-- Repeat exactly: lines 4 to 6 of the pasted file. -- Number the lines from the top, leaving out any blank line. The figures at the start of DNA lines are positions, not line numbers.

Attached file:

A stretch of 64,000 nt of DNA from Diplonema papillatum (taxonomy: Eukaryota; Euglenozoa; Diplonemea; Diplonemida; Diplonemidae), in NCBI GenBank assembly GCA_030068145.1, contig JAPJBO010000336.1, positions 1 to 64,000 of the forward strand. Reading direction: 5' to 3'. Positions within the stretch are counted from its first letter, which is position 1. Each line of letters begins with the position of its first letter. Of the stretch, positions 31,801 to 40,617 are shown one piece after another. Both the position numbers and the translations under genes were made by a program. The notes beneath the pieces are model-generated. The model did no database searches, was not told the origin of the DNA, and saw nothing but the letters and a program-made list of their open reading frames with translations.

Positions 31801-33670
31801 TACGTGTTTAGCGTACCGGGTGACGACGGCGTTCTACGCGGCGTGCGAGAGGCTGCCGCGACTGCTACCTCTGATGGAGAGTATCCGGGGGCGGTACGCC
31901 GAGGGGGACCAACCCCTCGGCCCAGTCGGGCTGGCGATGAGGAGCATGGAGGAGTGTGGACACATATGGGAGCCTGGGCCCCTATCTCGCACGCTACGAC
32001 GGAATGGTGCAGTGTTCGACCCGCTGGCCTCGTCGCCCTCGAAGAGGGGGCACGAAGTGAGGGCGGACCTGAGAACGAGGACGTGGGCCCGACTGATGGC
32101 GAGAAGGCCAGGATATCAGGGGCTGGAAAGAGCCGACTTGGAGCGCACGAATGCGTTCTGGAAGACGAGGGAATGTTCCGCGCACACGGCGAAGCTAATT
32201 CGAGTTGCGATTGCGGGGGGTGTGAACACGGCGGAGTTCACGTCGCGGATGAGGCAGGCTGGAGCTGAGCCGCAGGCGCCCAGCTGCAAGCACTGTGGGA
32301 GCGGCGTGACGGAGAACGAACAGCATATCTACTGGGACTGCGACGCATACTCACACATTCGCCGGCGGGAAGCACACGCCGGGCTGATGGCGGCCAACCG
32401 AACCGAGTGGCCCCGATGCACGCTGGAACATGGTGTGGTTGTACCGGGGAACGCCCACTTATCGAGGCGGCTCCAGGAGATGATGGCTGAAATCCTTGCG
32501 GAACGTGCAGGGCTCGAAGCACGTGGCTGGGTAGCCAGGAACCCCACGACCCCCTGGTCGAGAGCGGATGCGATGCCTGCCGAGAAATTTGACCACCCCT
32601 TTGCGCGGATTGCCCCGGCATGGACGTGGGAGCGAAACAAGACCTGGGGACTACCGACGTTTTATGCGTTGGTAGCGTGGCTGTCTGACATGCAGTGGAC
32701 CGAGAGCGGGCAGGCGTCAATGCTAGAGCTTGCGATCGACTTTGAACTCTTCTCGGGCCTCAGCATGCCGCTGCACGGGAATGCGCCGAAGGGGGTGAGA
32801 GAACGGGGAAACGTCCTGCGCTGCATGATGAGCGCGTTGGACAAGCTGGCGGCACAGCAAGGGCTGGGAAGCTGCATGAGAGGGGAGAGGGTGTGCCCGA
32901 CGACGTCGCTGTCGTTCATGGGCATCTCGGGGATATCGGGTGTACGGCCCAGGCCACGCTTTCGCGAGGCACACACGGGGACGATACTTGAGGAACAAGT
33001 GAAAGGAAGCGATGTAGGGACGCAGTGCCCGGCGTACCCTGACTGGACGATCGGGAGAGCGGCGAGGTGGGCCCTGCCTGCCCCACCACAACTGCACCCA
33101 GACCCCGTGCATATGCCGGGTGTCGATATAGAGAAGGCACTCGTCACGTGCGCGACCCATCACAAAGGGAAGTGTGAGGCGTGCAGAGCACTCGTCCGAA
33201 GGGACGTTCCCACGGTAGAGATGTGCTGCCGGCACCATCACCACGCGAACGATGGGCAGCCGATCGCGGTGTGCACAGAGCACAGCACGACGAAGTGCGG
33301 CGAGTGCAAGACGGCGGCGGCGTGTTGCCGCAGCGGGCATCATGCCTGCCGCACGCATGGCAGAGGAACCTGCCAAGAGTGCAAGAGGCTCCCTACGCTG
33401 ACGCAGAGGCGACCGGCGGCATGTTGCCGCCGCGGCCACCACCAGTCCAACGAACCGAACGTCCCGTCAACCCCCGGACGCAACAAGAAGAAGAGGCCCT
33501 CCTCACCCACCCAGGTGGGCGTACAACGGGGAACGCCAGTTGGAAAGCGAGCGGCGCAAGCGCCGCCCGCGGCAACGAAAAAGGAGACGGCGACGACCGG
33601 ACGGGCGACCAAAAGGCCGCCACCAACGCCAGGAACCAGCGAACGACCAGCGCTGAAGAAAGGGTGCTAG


31901 GAGGGGGACCAACCCCTCGGCCCAGTCGGGCTGGCGATGAGGAGCATGGAGGAGTGTGGACACATATGGGAGCCTGGGCCCCTATCTCGCACGCTACGAC
32001 GGAATGGTGCAGTGTTCGACCCGCTGGCCTCGTCGCCCTCGAAGAGGGGGCACGAAGTGAGGGCGGACCTGAGAACGAGGACGTGGGCCCGACTGATGGC
32101 GAGAAGGCCAGGATATCAGGGGCTGGAAAGAGCCGACTTGGAGCGCACGAATGCGTTCTGGAAGACGAGGGAATGTTCCGCGCACACGGCGAAGCTAATT